Spin Electronics: Magnetic Moments and Amorphous Semiconductors

Spin Electronics: Magnetic Moments and Amorphous Semiconductors

 

Spin electronics in its broadest definition is the study of systems where both the charge and the spin of the electron play a role.  The term was originally intended as a new technological concept, where traditionally the electron’s charge is important because transistors rely on currents and voltages, while the electron’s spin is important only in magnetic materials used for memory; spin electronics represents a new hybrid system.  Examples range from technological developments such as MRAM (magnetic random access memory) that are based on magnetic tunnel junctions, to some forms...

Date

September 10, 2012 - 11:00am

Location

Marcus Nano Conf. Room 1116

 

Spin electronics in its broadest definition is the study of systems where both the charge and the spin of the electron play a role.  The term was originally intended as a new technological concept, where traditionally the electron’s charge is important because transistors rely on currents and voltages, while the electron’s spin is important only in magnetic materials used for memory; spin electronics represents a new hybrid system.  Examples range from technological developments such as MRAM (magnetic random access memory) that are based on magnetic tunnel junctions, to some forms of quantum computing.  More broadly, spin electronics can be viewed as the visibility of and strong interactions between charge and spin in highly correlated electron materials such as high Tc superconductors, colossal magnetoresistance manganites, and doped semiconductors near the metal-insulator transition.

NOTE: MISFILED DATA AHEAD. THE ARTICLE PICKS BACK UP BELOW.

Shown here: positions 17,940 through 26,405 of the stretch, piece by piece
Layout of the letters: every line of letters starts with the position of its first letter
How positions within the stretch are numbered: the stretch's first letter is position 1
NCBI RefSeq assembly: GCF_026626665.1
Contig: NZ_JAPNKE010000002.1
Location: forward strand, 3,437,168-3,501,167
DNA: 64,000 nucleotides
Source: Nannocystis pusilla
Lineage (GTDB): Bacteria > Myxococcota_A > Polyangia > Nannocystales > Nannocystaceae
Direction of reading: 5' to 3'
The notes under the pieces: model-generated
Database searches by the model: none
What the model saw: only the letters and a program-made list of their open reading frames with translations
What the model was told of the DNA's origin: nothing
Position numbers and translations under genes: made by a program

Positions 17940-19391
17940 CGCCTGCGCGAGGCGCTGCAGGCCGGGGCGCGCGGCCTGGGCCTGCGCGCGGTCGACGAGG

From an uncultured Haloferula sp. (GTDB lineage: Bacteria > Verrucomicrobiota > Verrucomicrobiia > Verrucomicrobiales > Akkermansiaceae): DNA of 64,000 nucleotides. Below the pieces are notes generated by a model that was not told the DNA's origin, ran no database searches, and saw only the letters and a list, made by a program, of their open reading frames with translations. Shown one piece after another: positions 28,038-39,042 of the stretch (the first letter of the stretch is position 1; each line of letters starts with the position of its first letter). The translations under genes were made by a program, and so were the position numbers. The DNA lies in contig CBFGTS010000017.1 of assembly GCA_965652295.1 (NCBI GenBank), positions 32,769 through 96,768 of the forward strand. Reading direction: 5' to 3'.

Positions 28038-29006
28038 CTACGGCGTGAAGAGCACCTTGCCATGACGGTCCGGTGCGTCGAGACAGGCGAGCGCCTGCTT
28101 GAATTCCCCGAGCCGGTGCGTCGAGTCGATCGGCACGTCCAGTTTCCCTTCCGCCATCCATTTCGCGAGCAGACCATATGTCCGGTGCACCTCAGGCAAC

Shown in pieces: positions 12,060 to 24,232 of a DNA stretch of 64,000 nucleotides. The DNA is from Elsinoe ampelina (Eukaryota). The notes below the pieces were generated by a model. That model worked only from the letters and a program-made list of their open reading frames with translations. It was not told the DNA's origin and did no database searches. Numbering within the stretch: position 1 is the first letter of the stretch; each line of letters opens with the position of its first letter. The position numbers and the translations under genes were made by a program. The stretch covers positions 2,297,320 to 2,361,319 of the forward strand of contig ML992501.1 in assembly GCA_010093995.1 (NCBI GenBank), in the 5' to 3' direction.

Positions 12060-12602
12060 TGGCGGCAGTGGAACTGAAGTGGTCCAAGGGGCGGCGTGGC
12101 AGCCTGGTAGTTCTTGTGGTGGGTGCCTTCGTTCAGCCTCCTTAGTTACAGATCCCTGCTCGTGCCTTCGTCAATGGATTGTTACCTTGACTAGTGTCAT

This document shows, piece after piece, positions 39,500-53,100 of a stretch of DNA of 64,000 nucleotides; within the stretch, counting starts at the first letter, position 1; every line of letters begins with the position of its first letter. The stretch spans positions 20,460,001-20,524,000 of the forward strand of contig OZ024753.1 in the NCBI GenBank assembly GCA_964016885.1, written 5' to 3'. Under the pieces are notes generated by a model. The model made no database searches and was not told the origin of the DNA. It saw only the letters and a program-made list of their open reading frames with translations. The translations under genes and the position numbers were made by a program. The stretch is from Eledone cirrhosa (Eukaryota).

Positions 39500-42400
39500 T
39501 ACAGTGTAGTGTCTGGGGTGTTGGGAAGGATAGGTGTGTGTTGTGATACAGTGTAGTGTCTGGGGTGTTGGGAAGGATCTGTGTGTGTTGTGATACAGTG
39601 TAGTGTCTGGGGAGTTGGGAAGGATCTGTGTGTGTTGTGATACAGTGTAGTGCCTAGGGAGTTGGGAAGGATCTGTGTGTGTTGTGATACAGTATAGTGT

I will discuss why these materials show such unusual spin-charge properties, and efforts to introduce magnetic moments into semiconducting materials, focusing particularly on our work on amorphous Si doped with magnetic ions such as Gd or Mn.  These alloys possess dramatic magnetic and transport properties due to electron-electron and electron-local moment interactions, including enormous (many orders of magnitude) negative magnetoresistance.  These amorphous materials provide an important counterpart to the more traditionally studied crystalline magnetically-doped semiconductors.